Whenever a new game comes out, there’s always the people looking to break it.
While there’s certainly a degree of rebelliousness to every glitch video, there’s also a lot of interesting insight into how games are made. From a practical point-of-view, this knowledge usually leads to more intricate speed runs. But it also lets us see the (usually) necessary shortcuts a developer has to make to create the massive games we play these days.
Destiny is one of these giant games intended for millions of people. Heck, it made Activision’s $500 million investment back in a day. Tons of people are playing it and that means nobody can stop the game from revealing some of its secrets.
The description has received a lot of criticism lately, but Destiny’s MMO-ness means people are going to have a lot of time to experiment in its world. As a World of Warcraft player, I can tell you with confidence that you’re going to find yourself jumping around and performing weird actions while you wait for your friends to come online. That, combined with the ease of streaming, taking video, and taking screenshots with the new consoles, means that information is going to spread.
Let’s hope that Bungie is on top of it though. If people consistently find game-breaking things in Destiny, the controversy might compete with Battlefield 4. In a game where you can fight each other, nobody wants some guy to be able to murder you through some weird network glitch.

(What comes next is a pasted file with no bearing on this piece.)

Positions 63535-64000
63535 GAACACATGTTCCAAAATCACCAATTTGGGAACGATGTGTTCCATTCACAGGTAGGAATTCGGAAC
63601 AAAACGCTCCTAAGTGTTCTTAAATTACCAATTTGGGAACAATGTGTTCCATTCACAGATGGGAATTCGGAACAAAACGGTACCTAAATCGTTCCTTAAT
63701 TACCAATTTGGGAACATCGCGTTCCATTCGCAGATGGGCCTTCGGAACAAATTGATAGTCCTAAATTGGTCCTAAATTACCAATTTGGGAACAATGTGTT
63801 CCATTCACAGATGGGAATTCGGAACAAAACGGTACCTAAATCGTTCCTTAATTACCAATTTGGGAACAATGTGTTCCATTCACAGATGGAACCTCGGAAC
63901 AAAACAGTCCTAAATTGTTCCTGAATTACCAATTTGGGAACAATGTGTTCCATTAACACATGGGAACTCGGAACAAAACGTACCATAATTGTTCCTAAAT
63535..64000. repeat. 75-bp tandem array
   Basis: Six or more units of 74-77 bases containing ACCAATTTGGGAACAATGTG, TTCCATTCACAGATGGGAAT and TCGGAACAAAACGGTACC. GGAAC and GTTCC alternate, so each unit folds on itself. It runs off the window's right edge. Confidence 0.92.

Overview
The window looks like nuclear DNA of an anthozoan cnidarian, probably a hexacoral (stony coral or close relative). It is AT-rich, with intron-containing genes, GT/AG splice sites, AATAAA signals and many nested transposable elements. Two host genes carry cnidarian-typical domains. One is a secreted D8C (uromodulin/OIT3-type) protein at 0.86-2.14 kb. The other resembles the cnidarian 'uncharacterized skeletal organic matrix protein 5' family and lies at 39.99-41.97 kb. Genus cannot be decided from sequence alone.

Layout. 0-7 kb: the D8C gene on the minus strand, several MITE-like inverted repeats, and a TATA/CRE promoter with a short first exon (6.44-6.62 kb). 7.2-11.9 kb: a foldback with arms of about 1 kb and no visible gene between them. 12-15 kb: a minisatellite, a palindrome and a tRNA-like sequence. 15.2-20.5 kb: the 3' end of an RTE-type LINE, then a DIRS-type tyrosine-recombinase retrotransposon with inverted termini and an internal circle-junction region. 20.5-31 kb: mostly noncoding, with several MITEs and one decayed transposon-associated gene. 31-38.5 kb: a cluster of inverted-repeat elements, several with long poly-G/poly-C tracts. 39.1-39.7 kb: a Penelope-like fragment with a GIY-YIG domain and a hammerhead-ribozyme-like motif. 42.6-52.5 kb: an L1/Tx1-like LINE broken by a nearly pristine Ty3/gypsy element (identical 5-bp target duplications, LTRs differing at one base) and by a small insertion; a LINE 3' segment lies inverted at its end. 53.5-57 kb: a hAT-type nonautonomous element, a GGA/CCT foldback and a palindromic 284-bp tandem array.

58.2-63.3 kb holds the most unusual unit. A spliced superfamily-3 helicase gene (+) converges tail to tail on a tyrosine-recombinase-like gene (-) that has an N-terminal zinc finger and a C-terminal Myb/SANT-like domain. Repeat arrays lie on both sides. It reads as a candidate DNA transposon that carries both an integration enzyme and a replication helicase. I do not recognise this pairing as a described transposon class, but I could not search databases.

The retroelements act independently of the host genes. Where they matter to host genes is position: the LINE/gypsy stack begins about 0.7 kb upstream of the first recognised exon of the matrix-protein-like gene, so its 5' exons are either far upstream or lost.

But at the same time, some glitches are what gives the game some of its personality. There’s a group of people who are actually worried about glitches being removed from the Halo remakes coming later this year. Games are a series of systems that interact with each other. At the end of the day, sometimes funky stuff is going to happen, and you have to accept that. What would Skyrim be without it’s wild bugs? A considerably less exciting game probably.
Glitches add inconsistency to the game. And as long as its mostly harmless, it becomes a quantifiable part of the experience. Look at the success of roguelikes and survival games. These games embrace randomness and the gaming audience has fallen in love with them. Now, we’re seeing these design philosophies drip into other genres. Glitches aren’t going away.
Whether Bungie likes it or not, the many glitches of Destiny make it a more interesting game. So, go break it.
Featured image: iowagaming / YouTube